Make your own free website on

General Anaesthetics

Home My Personal Site Medical Notes BM-13 Site Guest Book Contact Me
Pharmacology Notes Medicine Notes Surgery Notes




Definition of general anaesthesia—

It may be defined as a condition of temporary and reversible disintegration of cerebral function which will allow surgical operation. Anaesthetic patient cannot be aroused unless the condition of anaesthesia is over.



o  For surgical operation

o  In case of Epilepsy


Objectives or states of General Anaesthetics—

o  Analgesia—acts on Substantia Gelatinosa of the spinal cord.

o  Amnesia—acts on the Hippocampus of the cerebral cortex.

o  Loss of consciousness—acts on the reticular activating system.

o  Inhibition of sensory and autonomic reflexes (by inhibiting the effects on polysynaptic reflexes)

o  Muscle relaxation (by inhibiting the effects on polysynaptic reflexes)


Criteria of ideal anaesthetic drugs—

o  Induce anaesthesia smoothly and rapidly

o  Permit rapid recovery as soon as administration is ceased

o  Wide margin of safety

o  Devoid of adverse effects

*** no single agent is capable of achieving all those desirable effects without some disadvantages when used alone.


Drugs used in GA—


Gases like N2O

Volatile liquid like Ether, Chloroform, Halothane, Enflurane, Isoflurane etc


Barbiturates—Thiopentone Sodium, Methohexital

Benzodiazepines—Diazepam, Midazolam

Aryl Cyclohexamine / Dissociative—Ketamine

Neuroleptic analgesics—Droperidol, Fentary

Miscellaneous—Disoproform, Etomidate


Stages of anaesthesia—there are 4 stages which are best seen in anaesthesia done by ether.


Stage-I or stage of analgesia—

There is analgesia. Amnesia develops at the later part of the stage-I just before beginning of the stage-II. Consciousness is retained.


Stage-II or stage of excitement—

The patient is excited, struggling, shouting and delirious. But he is amnesic and unconscious. Breathing becomes irregular, pupil is dilated. These are due to sympathetic stimulation (↑ adrenaline secretion).


Stage-III or stage of surgical anaesthesia—

This stage is subdivided into 4 planes—


Breathing full, regular, automatic and equally abdomino-thoracic

Roving movement of the eyeball

Pupil becomes constricted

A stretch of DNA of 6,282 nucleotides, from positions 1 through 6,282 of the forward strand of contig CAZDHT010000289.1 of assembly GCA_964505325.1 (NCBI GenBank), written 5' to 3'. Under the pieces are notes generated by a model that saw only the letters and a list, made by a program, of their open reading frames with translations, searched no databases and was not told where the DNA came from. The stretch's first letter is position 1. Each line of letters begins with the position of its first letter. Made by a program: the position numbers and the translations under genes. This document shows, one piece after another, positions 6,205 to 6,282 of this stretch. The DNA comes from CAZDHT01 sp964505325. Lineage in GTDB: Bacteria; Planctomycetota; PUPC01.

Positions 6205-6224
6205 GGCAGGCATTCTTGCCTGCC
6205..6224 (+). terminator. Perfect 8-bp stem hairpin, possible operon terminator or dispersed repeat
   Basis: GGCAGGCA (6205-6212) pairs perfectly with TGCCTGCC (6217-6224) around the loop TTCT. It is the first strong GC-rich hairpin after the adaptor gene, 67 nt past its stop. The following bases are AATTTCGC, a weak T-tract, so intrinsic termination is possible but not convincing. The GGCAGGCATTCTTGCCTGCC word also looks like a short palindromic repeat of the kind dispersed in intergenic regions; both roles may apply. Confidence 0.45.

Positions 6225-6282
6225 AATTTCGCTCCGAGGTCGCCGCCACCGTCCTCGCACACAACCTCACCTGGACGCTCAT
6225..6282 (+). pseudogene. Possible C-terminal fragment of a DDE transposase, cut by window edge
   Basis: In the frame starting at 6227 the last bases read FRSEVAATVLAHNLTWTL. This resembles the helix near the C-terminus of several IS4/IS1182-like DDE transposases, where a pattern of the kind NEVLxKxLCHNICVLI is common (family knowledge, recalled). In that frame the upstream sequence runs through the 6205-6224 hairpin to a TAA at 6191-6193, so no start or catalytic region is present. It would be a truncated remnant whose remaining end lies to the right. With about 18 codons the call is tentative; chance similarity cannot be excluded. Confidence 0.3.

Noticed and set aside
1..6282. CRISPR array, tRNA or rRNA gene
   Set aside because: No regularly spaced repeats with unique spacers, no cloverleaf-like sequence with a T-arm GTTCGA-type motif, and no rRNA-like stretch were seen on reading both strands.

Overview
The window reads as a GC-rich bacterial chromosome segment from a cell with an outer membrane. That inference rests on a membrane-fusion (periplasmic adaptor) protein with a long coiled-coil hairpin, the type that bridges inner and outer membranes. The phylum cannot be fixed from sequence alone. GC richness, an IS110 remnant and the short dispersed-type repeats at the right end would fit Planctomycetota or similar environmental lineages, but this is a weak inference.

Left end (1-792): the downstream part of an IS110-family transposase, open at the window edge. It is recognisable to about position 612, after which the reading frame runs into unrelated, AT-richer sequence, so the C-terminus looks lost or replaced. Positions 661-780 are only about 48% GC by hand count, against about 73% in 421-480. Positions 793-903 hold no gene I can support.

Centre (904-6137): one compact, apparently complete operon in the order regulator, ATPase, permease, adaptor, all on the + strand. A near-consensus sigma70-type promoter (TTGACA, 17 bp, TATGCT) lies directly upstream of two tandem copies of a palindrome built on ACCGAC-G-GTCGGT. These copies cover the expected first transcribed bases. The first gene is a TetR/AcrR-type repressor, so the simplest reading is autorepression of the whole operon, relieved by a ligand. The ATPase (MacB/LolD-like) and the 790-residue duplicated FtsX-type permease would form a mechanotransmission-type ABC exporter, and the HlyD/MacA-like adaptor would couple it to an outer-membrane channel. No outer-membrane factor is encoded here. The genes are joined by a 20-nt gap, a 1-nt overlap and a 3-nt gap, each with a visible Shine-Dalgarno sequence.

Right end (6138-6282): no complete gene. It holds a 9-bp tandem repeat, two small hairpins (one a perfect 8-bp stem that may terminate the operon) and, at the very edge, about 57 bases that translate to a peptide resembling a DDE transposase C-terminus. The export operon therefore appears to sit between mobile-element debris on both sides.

Muscle tone begins to ↓



Respiration becomes more abdominal than thoracic

Eyeball is fixed

Pupil begins to dilate

Muscle tone decreases further



Respiration is mainly abdominal, thoracic component is decreased

Beginning of the paralysis of the intercostal muscle

Pupil dilates further

Further fall of muscle tone



Almost cessation of the thoracic component of respiration, becomes fully abdominal

Full dilatation of the pupil

Loss of light reflex

Atonia of muscle


 *** Transition from the plane-3 to plane-4 is marked by complete paralysis of the intercostal muscle


Stage-IV or stage of medullary depression—

There is stoppage of the spontaneous respiration (patient cannot survive without artificial respiration). Vasomotor and respiratory center of the medulla are severely depressed. There is severe fall of BP.


The pupil changes in the 2nd and 4th stages after administration of ether—

2nd stage—pupil is dilated and light reflex is present

4th stage—pupil is widely dilated and light reflex is absent

Causes of pupil changes—

2nd stage—reflex secretion of adrenaline

4th stage—medullary paralysis


How can you identify that the patient is in the 3rd stage of anaesthesia after ether administration?—

It can be identified by—

Respiration—full, regular, automatic and equally abdomino-thoracic

Eyelid reflexes and conjunctival reflexes—absent

Eyeball—Roving movement of the eyeball

Arm—if it is elevated and then released it will fall fail like

Head—can be rotated easily, side to side

*** if more anaesthetics is given suddenly then respiratory and swallowing reflex is no longer present


Respiration in the 3rd stage of anaesthesia—

1st plane—full, regular, automatic and equally abdomino-thoracic

2nd plane—regular but less excursive (respiration will be reduced). More abdominal than thoracic.

3rd plane—↑ abdominal respiration, delayed thoracic respiration, beginning of the intercostal paralysis

4th plane—less abdominal respiration, complete paralysis of the intercostal muscles